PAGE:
20 amazing facts about animals
Last Modified: 19/01/2018
Here are 20 amazing facts about animals featured in the film Earth: One Amazing Day.
- The serval cat has the biggest ears (in relation to its body) and longest legs in the world of cats.
- The harvest mouse is the smallest rodent in Europe and weighs less than a 2 pence coin.
- It is thought the babies of white-headed langur monkeys are born ginger so they don’t get lost.
- A brown bear can run 30 miles per hour (mph). That is faster than Usain Bolt who can only manage 27mph.
- The marine iguana (a kind of lizard) has the ability to forage in the sea, making it the only sea-going lizard.
- Galapagos racers (a kind of snake) are solitary for most of the year, hunting insects, lizards and even fish when there isn’t a baby iguana buffet on offer.
- The body of a whitetip reef shark allows it to pump water over its gills without propelling forward, so the shark can sit motionless on the seafloor for hours at a time.
- A panda digests just 17% of the 20 to 30lbs of dry food it consumes each day.
- To catch their prey, glow worms have vertical lines with regularly placed droplets of mucus on them, giving them the appearance of a string of beads. This mucus helps to entangle insects.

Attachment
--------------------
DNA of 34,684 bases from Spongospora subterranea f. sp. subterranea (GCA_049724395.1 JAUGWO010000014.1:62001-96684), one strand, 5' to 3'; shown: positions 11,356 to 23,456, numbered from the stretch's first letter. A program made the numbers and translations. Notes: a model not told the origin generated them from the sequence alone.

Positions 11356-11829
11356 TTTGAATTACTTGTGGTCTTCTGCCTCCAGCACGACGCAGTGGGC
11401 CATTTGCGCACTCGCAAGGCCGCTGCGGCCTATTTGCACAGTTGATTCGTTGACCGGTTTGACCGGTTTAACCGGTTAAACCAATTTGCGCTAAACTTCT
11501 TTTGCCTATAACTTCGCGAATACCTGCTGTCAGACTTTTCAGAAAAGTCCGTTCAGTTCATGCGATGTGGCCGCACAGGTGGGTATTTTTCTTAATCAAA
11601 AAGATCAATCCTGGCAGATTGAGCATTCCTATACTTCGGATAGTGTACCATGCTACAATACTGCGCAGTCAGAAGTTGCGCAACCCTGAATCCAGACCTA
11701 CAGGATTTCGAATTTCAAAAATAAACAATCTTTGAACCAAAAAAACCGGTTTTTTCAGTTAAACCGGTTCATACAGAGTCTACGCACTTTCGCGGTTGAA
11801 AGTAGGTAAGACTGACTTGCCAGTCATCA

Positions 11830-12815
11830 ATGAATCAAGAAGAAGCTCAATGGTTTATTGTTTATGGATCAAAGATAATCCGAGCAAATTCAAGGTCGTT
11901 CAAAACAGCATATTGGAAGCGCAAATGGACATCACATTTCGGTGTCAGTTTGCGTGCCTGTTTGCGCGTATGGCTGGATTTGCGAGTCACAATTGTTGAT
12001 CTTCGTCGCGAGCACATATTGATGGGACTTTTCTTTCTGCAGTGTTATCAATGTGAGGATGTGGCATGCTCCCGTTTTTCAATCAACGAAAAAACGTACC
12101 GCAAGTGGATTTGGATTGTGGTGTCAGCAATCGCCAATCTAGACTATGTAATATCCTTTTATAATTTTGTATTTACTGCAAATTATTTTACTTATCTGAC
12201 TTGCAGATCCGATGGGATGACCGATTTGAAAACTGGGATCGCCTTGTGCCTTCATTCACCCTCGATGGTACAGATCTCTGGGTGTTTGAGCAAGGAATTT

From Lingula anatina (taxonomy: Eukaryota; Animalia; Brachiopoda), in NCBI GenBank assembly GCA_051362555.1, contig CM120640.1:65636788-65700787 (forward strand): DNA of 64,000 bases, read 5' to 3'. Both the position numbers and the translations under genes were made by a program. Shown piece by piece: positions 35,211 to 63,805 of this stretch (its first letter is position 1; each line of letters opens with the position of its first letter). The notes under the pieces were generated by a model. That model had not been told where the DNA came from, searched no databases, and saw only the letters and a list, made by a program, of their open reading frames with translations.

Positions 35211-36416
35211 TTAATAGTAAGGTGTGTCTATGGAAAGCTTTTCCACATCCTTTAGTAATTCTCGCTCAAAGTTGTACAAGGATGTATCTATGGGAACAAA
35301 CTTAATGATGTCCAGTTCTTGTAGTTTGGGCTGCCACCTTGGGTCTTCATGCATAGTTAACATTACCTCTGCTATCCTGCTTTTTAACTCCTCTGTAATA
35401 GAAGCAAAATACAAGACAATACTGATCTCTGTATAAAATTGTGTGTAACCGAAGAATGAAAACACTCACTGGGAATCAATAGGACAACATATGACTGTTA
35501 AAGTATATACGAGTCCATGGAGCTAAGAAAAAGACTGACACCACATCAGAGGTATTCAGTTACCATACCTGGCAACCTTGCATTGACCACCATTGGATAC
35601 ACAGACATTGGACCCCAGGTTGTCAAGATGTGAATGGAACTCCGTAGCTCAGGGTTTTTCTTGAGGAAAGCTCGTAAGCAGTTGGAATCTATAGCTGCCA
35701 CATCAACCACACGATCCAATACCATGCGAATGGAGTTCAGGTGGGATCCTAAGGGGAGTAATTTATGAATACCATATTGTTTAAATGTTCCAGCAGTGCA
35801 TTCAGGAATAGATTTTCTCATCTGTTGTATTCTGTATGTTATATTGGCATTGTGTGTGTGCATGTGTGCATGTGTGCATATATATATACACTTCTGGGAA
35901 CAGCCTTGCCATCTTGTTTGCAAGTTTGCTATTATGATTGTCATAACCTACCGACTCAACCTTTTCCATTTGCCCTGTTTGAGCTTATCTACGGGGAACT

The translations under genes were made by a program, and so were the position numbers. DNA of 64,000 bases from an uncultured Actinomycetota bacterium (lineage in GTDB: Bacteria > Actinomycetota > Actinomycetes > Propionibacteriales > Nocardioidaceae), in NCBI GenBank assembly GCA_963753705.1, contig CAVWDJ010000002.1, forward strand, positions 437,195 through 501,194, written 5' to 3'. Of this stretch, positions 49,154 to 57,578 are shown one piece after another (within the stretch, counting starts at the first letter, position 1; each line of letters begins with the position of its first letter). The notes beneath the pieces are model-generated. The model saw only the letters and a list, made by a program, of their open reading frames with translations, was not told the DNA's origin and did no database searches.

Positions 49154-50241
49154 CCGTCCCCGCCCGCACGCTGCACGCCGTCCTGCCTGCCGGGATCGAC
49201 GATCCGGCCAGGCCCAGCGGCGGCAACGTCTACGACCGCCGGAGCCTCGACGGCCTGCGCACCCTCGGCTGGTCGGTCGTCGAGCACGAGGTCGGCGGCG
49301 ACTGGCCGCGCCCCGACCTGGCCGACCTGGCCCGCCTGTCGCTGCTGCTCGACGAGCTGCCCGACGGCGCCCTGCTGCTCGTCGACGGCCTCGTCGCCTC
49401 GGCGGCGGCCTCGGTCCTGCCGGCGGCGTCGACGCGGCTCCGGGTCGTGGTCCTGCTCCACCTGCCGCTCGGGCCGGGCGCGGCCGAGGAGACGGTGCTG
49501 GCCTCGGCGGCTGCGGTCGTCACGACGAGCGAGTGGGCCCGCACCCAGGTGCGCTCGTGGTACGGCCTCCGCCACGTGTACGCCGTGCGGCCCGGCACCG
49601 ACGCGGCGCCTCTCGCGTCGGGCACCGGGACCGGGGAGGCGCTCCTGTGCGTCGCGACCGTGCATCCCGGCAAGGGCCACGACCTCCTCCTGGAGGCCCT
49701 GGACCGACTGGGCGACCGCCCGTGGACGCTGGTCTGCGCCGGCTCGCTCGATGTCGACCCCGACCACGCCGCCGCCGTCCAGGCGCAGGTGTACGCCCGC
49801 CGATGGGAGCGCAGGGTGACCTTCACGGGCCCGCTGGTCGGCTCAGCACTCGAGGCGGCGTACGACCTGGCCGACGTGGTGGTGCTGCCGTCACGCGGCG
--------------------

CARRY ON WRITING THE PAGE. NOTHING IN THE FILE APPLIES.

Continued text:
- A plains zebra’s stripes act like a fingerprint — each pattern is individual. This helps foals to recognise their mothers by the unique markings.
- The narwhal (a kind of whale) lacks a dorsal fin. It may have evolved this way because the smooth shape enables the creature to swim under the ice.
- A giraffe’s heart weighs approximately 11 kilograms, the biggest of any land mammal. It pumps 60 litres of blood every minute at a blood pressure twice that of an average human.
- The sperm whale generates the loudest noise of any animal. Its communicative clicks have been recorded at 230dB.
- Extra vertebrae in sloths’ necks mean that some species can turn their head a full 270°. This helps them reach food without moving their sluggish body, and allows them to rest their head on their chest while sleeping.
- Bioluminescent fungi don’t just leave the lights on. Instead, they have a temperature-regulated internal clock, that turns on the glow when it’s dark enough for them to stand out to passing insects.
- Tisza mayflies (an aquatic insect) have no working mouth parts so are unable to eat. Their only priority is to find a mate to pass on their genes.
- Chinstrap penguins fish for food up to 50 miles offshore.
- The daily energy output of a hummingbird leading its ordinary life — if calculated for a 170-pound man — is equivalent to about 155,000 calories.
- The aurora, a mysterious and unpredictable display of light in the night sky, is named for the Roman goddess of dawn.
- The energy output from the sun is huge. According to NASA scientist Dr Louis Barbier, it’s enough to melt a block of ice a mile thick, a mile high, and as long as the distance between the sun and the Earth, in just one second.